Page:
8. LOL! Me too, David. Fortunately, I was able to avoid the duct-tape on this adventure. Mark
  9. Thanks for the input, Jim. I was hoping to network with one of you guys before hunting down a parts car locally. Tom, unfortunately the hardware kits do not come with this link. I just re-built the rear-end from soup to nuts and have installed all new hardware but those kits do not contain the actuator link nor the brake adjuster. return spring Thanks for the input. Mark
  10. Hi Keith. I know this might be a bit a late to your original post but I had the same issue with my lower bearing and did not have any luck sourcing a new one. Since my bearing lost all of it's balls and seized on the shaft, I had to replace it somehow and thought a bronze busing might fit the bill. I ordered a 3/4 x 1 1/4 x 1 Oilite bronze bearing from McMaster-Carr (part number 6391K418). The bearing is self lubricating and cost about $7. After carefully measuring the original column protrusion from the plastic hub, I marked the bearing and began removing material from the backside of the bearing using my bench grinder. I don't have access to a lathe so just turning the bearing against the grinder more-or-less made neat work of turning down the back half. At this point, you want to take a little off and test fit as you are looking for a light press-fit. Don't make it too tight as it will crack the plastic hub when you go to install it. Once you turn down the bearing enough, it will fit nice and snug in the plastic hub. Re-use the washer/ spacer that was originally on the column to protect the bearing from the clip on the column (which prevents the bearing from walking) in order to protect the face of the bronze bearing against the clip. After re-assembly, the column works like a charm and back to original.
  11. Hi Gents. Does anyone know if there is a source for brake actuator links? This is the solid steel link in the brake that actuates the brake adjuster (see pic). If not, does anyone happen to have one for the passenger side rear drum (they are side specific) they are willing to sell? Thanks for your help. Happy Fathers Day to all you Dad's! Mark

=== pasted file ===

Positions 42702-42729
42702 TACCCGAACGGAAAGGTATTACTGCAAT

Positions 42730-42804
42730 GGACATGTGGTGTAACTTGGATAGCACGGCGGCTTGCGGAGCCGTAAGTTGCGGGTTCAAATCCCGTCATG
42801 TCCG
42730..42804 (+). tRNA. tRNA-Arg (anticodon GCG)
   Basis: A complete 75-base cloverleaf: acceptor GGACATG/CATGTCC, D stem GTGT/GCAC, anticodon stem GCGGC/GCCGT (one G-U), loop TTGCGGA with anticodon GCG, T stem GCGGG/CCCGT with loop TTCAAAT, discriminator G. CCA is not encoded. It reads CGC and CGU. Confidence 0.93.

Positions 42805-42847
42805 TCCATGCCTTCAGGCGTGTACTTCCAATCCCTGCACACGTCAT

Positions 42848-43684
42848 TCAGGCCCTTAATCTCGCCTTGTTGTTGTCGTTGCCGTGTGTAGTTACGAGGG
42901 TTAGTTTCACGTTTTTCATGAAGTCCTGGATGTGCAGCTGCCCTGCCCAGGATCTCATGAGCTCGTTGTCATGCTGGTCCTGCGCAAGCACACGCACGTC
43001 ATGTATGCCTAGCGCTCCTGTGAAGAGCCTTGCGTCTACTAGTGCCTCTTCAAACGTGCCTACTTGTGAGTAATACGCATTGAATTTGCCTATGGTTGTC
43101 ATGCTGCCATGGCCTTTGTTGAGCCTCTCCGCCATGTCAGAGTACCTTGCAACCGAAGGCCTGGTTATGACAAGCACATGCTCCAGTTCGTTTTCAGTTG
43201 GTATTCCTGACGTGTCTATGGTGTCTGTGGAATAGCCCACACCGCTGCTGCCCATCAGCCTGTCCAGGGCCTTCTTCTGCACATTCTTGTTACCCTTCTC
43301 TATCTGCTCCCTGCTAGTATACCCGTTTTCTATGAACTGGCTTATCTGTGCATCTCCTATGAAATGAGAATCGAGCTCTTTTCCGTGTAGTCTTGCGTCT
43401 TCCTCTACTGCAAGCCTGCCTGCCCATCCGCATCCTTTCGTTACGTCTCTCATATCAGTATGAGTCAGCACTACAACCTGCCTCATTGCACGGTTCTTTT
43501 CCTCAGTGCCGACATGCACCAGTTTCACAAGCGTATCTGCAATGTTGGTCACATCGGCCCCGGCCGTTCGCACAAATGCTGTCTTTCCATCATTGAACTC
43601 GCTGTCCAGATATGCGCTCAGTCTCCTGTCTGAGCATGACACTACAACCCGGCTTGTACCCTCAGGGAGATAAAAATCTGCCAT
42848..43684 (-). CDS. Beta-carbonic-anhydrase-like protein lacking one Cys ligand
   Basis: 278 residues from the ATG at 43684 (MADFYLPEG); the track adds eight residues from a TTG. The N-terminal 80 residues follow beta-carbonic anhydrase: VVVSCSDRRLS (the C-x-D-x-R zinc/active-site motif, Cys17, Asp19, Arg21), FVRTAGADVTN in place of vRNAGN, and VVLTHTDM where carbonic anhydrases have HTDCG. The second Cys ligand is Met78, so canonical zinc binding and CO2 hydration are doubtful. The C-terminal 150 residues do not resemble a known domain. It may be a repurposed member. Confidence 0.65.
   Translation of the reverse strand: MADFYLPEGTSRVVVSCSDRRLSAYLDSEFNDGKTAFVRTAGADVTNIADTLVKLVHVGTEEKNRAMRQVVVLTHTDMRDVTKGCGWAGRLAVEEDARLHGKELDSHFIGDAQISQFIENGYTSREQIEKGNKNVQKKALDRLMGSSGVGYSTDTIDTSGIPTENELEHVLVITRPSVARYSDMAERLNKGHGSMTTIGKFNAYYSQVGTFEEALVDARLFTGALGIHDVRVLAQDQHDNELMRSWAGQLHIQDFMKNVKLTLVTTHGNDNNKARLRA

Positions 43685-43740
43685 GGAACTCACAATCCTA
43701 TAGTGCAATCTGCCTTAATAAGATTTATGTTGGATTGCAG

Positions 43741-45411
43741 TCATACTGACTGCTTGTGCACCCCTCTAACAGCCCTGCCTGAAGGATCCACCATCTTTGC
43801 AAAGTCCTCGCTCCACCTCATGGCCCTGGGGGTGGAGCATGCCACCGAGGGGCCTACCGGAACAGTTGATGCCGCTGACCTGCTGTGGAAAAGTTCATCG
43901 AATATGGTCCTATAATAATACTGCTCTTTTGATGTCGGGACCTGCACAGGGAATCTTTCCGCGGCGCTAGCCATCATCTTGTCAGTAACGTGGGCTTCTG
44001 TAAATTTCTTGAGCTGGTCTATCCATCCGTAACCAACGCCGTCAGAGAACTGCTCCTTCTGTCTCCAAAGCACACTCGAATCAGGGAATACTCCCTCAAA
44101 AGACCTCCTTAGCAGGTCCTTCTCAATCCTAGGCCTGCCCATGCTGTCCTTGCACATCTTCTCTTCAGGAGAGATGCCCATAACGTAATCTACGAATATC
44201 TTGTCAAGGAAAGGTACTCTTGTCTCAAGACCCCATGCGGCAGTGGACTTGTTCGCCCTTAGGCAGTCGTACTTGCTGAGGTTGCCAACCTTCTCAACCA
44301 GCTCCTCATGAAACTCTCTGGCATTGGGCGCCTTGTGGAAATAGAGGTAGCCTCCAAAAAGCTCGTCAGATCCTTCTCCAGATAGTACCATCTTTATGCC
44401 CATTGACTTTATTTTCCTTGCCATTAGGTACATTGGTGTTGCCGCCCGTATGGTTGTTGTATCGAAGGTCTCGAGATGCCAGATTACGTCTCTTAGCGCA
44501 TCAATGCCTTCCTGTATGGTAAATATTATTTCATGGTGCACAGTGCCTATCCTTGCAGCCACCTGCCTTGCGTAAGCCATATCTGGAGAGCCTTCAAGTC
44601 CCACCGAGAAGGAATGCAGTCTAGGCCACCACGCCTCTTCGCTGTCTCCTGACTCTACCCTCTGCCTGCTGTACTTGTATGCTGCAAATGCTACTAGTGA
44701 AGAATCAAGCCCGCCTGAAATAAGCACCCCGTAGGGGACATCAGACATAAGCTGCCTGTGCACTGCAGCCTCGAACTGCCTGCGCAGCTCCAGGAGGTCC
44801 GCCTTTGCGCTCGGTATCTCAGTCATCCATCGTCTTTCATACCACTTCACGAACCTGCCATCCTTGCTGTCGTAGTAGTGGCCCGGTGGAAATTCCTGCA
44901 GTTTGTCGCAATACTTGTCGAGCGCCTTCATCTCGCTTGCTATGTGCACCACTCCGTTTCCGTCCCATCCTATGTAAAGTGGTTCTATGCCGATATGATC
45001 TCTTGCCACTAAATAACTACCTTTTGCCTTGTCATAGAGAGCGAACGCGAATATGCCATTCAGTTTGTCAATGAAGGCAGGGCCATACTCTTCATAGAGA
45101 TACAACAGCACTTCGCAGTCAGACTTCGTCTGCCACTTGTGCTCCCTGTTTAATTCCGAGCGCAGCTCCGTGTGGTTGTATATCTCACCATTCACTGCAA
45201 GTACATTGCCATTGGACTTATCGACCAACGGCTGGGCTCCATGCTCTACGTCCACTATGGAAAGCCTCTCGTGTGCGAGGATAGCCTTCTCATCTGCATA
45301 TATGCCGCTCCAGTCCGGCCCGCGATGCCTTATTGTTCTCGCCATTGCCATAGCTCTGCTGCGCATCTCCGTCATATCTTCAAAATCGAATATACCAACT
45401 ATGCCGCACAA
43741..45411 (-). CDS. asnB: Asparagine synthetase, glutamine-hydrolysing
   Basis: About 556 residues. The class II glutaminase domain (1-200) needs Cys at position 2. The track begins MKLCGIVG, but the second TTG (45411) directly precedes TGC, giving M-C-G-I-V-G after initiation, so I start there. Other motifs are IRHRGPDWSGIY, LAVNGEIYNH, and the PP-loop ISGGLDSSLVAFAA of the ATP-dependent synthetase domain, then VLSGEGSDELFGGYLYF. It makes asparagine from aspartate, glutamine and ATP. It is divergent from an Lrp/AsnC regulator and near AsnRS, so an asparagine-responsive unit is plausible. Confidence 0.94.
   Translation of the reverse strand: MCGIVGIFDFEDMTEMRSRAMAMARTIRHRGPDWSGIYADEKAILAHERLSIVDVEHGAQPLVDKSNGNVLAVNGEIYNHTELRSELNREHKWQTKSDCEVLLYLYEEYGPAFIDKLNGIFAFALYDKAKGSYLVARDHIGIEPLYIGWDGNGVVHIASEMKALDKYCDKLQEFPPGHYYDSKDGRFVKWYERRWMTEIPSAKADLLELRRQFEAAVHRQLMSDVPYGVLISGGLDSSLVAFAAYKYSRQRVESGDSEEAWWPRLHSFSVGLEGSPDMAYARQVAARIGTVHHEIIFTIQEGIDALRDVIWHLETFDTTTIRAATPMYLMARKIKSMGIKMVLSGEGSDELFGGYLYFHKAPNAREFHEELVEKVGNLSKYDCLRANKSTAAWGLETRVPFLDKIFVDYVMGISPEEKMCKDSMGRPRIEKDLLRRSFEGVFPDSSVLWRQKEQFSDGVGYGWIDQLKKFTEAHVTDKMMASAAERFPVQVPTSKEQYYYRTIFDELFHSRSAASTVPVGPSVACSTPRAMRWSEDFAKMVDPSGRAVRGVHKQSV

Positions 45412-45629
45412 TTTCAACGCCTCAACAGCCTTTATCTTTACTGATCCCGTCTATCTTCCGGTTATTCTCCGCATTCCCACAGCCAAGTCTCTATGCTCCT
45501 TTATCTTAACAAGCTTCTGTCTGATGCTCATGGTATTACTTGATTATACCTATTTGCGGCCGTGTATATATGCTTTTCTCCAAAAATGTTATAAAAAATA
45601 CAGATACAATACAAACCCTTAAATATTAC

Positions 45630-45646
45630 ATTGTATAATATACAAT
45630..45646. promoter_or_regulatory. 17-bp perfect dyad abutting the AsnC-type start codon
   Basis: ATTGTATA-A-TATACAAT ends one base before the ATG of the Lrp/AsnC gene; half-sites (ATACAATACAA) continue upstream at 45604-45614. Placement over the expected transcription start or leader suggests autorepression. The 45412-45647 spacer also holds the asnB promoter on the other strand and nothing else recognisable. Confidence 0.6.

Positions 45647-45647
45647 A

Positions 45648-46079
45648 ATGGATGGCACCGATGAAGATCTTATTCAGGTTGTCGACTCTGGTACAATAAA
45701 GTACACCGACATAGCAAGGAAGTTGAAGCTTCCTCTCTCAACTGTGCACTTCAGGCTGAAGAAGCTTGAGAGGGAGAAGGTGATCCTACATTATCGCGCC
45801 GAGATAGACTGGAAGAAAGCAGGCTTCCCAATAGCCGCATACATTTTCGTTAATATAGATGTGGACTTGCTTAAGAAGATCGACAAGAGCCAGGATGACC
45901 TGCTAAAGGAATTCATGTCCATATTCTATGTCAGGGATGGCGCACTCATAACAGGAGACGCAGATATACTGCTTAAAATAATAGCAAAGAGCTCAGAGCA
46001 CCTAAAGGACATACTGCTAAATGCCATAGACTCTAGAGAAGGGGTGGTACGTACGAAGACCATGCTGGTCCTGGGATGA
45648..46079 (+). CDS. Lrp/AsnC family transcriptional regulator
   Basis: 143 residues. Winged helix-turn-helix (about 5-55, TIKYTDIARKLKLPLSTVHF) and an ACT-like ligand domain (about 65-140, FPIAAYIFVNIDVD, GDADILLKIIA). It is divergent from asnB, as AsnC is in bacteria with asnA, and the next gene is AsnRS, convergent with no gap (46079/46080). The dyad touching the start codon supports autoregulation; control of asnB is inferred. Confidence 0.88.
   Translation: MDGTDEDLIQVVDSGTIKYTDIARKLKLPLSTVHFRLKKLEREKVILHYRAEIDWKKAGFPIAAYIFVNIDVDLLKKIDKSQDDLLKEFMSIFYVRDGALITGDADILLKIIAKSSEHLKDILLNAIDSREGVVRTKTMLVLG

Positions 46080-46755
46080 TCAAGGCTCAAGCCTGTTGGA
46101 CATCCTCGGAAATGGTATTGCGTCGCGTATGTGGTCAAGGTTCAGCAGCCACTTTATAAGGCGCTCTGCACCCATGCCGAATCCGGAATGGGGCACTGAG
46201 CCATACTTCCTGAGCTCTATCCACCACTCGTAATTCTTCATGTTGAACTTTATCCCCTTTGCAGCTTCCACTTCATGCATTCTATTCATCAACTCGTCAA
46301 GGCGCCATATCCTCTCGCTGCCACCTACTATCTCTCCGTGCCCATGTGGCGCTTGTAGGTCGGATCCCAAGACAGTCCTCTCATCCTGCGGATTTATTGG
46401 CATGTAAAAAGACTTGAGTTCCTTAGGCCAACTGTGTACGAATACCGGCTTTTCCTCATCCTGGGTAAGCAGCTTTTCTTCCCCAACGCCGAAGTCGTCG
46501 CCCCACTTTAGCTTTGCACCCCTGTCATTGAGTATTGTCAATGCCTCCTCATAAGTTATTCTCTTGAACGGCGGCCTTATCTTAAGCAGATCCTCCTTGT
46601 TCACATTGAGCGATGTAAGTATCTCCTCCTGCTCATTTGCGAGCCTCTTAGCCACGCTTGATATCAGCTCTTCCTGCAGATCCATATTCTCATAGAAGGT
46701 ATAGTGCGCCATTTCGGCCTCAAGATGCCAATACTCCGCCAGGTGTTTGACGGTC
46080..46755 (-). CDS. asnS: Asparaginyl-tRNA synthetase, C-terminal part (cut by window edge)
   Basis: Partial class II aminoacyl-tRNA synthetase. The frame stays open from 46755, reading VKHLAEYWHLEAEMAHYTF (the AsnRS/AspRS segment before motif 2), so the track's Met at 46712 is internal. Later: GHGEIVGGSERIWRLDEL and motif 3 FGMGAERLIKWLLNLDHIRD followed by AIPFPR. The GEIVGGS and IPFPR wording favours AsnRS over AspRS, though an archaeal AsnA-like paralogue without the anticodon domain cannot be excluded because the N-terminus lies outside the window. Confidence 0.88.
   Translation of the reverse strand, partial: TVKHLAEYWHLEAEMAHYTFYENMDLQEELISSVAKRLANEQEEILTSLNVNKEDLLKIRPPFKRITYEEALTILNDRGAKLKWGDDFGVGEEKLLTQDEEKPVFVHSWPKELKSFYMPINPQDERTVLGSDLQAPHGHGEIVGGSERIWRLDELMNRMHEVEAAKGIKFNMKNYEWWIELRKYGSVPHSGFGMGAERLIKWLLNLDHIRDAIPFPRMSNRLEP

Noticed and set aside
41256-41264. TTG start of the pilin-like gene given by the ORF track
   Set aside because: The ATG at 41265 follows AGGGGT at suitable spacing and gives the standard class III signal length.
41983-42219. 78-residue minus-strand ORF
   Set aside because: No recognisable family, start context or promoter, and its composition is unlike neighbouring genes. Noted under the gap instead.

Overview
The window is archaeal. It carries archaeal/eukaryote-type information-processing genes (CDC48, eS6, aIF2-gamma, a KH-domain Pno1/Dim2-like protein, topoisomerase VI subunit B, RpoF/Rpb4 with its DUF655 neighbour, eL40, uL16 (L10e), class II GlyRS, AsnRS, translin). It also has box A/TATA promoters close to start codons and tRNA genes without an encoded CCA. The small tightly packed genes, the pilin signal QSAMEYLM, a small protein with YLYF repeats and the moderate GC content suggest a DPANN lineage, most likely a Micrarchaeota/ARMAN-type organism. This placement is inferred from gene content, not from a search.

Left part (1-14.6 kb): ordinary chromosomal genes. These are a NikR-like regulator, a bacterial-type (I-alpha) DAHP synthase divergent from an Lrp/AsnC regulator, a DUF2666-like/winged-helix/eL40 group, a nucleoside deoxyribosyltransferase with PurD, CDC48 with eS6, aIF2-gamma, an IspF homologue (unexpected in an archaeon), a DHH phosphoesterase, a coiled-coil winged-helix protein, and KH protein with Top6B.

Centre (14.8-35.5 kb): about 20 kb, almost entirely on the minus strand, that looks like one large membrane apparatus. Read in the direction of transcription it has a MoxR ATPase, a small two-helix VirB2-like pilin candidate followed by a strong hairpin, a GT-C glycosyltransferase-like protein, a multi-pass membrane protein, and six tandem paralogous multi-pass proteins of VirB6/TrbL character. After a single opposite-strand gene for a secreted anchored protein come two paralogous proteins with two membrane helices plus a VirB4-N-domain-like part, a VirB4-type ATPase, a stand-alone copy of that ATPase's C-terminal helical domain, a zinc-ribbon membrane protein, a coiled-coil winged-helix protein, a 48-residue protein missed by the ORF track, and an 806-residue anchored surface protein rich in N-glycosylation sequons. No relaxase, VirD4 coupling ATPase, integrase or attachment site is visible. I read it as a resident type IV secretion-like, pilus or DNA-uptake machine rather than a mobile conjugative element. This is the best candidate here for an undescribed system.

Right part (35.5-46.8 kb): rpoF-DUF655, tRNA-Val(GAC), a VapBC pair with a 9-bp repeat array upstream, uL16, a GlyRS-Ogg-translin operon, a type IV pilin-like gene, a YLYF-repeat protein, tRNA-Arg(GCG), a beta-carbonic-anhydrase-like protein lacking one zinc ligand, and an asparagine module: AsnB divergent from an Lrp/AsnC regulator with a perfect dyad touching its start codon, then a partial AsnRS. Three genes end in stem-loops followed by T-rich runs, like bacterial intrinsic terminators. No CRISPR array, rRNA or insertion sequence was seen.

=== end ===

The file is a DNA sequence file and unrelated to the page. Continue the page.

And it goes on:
12. Tom, Thank you for the reply. After reading your post, I decided to research control arm bushings in greater detail to see exactly how they are supposed to work; I had a fundamental misunderstanding of how they operate. I was under the impression that the bolt had free movement to turn inside the bushing and the rubber was simply their to isolate the joint from the chassis and reduce vibration and road feel. It turns out, the inner busing actually "bites" into the control arm when it is torqued down. The busing works by the rubber flexing in a torque (circular force) which actually adds to the suspension action of the car. The outer busing and inner bushing are fixed with the only movement in the joint coming from the twisting of the rubber in-between the two bushings. Your advise was spot on. If you torque the control arm bolt while the car is on jack stands, you can actually adversely change the ride height of the car due to the built up resistance of the rubber twisting in the bushing. If you don't torque the bolt with the weight of the car resting on the suspension, you could potentially change the stance, ride height of the front end (it will be higher). ....just thought I'd add this in case anyone else was interested. Thanks again. Mark
  13. Hi Gents. Need to pick your brains on the lower control arm bushing. I finally got to the point of putting things back ON the car (.....I think I'm done cutting rust off of it..............for now ). I just reassembled the front suspension and was curious about the lower control arm torque spec. I installed the lower control arm and torqued it down to 90 lbs. After the rest of the parts were back on and it was time to insert the spring and lift the lower control arm into place, it wouldn't budge! I ended up loosening the bolt enough to get it to move and reassembled the suspension however, I'm puzzled as to what I should do now. Any insight would be appreciated. Thanks, Mark
  14. Chris, nice job but I must say, you are way too hard on yourself for the wrong reasons. I too am a perfectionist but that is for my own sake; I like my results to reflect my hard work and time. Pay no mind to those guys at the car show. I hope you are building the car for yourself and not them........God knows there are plenty of tire kickers at car shows that do nothing but pick peoples cars apart all to find out they have never built one themselves nor do they possess the skills to do so. Now for the good stuff: Details! Let us know what paint system you used and if you liked it. I see you painted it in your garage (awesome!). I'm hoping to be at that point later next summer. What all did you do to set up your paint area? Did you create spray booth in your garage with some tarps and have some type of air flow system? Any issue with dirt in the paint? Details, man! Again, great job and hope you are having fun in the process. Mark
  15. 50 ft. lbs. I too couldn't find that information anywhere when replacing the rear mounts on my 64. After plenty of searching, it seems 50 ft. lbs. is the answer for GM. Seems about right when I installed the rear mounts as 35 or 40 lbs. would not have been enough torque to properly seat the bushing. 50 ft. lbs. was the sweet spot. Mark